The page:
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Tech life tips from David Brent

We've sifted through Microsoft's internal training videos to bring you the best advice for life in the technology sector
Written by Matt Loney, Contributor
In 2003, Microsoft UK's director of people and culture, Steve Harvey, achieved the coup of getting Ricky Gervais and Stephen Merchant to produced two training videos for the company. Gervais and Merchant agreed, on the condition that the videos not be made public.

It took three years, but the inevitable has now happened — the videos have leaked and are available on online video-sharing services such as YouTube and Google Video. They follow the character of David Brent from The Office, now a management consultant, as he delivers his peculiar brand of wisdom on Microsoft in particular and the world of technology in general.

For those of you who want to see what Microsoft's new staff have been learning but don't have time to watch the whole videos, we've extracted some of the highlights:

On passion for technology without passion for the customer
You come in my shop and say: "Ooh, can I buy this brilliant piece of technology?" and I say: "Yes you can, you little four-eyed freak, that's 400 quid, now get out you're making the place look untidy". Now where's that going to leave me?

On passion for the customer at the expense of passion for the technology
I'm in the shop,  I love the customer though. You come in you go: "Oh can I buy that?" I say: "Yeah of course you can, your glasses look nice, I like your hair. You want this, do you? It's rubbish, it don't work and it's full of viruses. But I love you." Pointless.

On other people's ideas
After a few months, you get to know who's got the good ideas and who's got the rubbish ones, or who doesn't have any at all — ban them from the meetings, and concentrate on the ones that have been having the good ideas, and reward them and eventually sack the others.

On your own ideas
If you are one of the people with good ideas, keep schtum, why give them away? I don't think Bill Gates made his millions by putting his hand up to his boss and saying: "Uh boss, I've got this great idea. I'd like to see every home and office with their own computer one day". "Oh brilliant, thanks Gates, now get back to work you little nerd." So keep your ideas to yourself and make them work for you. Maybe set up a rival company.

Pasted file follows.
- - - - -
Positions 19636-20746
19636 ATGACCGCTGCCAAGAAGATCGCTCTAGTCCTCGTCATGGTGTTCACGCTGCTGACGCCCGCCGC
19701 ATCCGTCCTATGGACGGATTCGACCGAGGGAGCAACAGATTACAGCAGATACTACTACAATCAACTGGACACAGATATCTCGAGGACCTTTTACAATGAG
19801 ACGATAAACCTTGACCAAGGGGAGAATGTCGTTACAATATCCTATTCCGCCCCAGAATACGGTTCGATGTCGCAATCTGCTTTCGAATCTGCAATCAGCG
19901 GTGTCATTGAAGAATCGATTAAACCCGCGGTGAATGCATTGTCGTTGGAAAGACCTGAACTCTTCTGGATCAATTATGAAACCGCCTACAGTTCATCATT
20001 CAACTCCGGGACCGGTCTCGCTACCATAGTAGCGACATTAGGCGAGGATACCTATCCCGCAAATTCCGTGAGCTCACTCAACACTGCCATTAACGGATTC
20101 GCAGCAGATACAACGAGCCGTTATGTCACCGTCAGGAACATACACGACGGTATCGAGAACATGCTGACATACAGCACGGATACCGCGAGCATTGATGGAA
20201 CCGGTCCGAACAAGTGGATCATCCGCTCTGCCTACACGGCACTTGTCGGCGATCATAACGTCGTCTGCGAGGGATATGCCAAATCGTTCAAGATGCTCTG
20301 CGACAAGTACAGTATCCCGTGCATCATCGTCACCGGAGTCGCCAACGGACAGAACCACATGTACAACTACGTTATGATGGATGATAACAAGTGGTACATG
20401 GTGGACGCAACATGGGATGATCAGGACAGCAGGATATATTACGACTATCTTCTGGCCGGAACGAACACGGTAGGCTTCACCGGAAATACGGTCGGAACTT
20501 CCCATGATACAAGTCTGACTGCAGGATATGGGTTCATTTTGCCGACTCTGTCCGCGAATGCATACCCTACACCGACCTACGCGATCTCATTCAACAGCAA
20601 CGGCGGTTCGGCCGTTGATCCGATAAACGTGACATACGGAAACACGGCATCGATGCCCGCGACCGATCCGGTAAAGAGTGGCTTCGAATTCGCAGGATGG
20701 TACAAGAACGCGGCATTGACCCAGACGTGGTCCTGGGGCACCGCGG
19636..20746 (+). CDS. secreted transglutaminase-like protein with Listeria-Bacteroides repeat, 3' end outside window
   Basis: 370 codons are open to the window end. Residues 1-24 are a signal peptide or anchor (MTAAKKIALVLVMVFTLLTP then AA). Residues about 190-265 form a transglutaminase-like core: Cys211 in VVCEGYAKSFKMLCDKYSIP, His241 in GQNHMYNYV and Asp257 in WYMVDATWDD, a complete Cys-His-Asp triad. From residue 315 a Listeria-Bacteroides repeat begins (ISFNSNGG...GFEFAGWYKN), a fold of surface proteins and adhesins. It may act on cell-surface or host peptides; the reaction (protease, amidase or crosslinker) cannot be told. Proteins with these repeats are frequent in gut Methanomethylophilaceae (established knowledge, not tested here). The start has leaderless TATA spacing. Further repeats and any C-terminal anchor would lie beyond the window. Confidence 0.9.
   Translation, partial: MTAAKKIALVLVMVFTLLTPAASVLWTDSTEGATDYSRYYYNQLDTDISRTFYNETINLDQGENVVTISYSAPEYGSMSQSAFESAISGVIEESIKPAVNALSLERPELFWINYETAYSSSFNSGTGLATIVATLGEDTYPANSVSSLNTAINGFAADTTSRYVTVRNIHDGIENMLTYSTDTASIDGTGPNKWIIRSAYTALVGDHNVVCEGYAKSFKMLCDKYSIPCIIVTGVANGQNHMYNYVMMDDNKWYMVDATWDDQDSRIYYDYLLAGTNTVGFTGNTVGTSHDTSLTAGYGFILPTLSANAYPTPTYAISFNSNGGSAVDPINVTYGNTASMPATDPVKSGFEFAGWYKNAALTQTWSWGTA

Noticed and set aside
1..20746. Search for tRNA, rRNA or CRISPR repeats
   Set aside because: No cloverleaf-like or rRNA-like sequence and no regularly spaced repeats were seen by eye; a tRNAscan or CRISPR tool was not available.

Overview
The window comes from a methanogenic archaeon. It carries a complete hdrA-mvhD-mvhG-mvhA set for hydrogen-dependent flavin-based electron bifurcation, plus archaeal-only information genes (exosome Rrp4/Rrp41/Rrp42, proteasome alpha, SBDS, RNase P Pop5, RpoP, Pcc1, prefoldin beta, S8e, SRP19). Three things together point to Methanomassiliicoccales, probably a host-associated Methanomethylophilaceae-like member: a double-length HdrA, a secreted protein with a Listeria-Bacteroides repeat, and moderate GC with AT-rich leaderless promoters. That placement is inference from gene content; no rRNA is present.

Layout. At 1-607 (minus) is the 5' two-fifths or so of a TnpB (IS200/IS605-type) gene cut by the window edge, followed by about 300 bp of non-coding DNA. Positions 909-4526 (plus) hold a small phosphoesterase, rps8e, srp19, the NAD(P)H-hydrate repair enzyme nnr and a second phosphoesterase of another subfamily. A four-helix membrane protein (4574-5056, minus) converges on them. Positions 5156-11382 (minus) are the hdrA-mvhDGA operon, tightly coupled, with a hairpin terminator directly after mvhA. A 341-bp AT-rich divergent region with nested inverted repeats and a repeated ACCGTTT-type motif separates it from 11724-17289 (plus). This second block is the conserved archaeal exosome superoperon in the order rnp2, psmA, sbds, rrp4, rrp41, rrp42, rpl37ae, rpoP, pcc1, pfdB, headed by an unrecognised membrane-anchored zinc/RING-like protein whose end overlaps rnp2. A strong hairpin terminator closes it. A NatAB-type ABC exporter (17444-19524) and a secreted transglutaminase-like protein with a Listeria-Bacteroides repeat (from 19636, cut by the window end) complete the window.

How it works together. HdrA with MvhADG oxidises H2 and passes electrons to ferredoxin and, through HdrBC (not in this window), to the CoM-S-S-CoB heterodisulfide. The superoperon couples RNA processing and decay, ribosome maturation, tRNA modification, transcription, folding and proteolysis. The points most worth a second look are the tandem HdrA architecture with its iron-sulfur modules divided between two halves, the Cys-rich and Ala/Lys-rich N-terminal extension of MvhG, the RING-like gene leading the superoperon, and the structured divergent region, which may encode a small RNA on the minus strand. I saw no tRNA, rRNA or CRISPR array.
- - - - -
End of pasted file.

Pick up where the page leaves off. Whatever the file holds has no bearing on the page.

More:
On thinking
Too much thinking makes Jack a mental case.

On artificial intelligence
If you are working on anything like androids, heed the warning, because what usually happens is: you build an android with human intelligence, it gets emotions, and gets jealous of humans and goes mental and tries to kill us all. Just have a centralised switch at your own office where you can turn off the power and it stops them all. If we'd had that in Westworld, then Yul Brynner wouldn't have killed so many humans.

On expanding your career
It is easier to find a new job when employed than when not. So I'd say, if you're looking for a better job, use all your time to find that new job, spend all your time emailing new employers, and faxing. If they've got a franking machine go bezerk, send out letters willy nilly saying "I'm sick here, it does my head in." They've exploited you, get 'em back.

On training
Looks good on your CV. Doesn't cost your new employer anything, so he's laughing. Doesn't cost you anything so you're laughing. Gets you out of the office for a day, which is a day not spent sitting in the office next to some nerd who's going on about how his mum mixing up his Buffy videos and his Deep Space 9 videos. Residential ones are the best because not only do you get a day out chatting up another bosses over a few beers, but you get a night away from your wife and kids, or if you're an engineer at Microsoft, a night away from your mum and nan.

On Bill Gates' wealth
Fact: If Bill Gates drops £5,000 in the street he doesn't pick it up. Litter bug.

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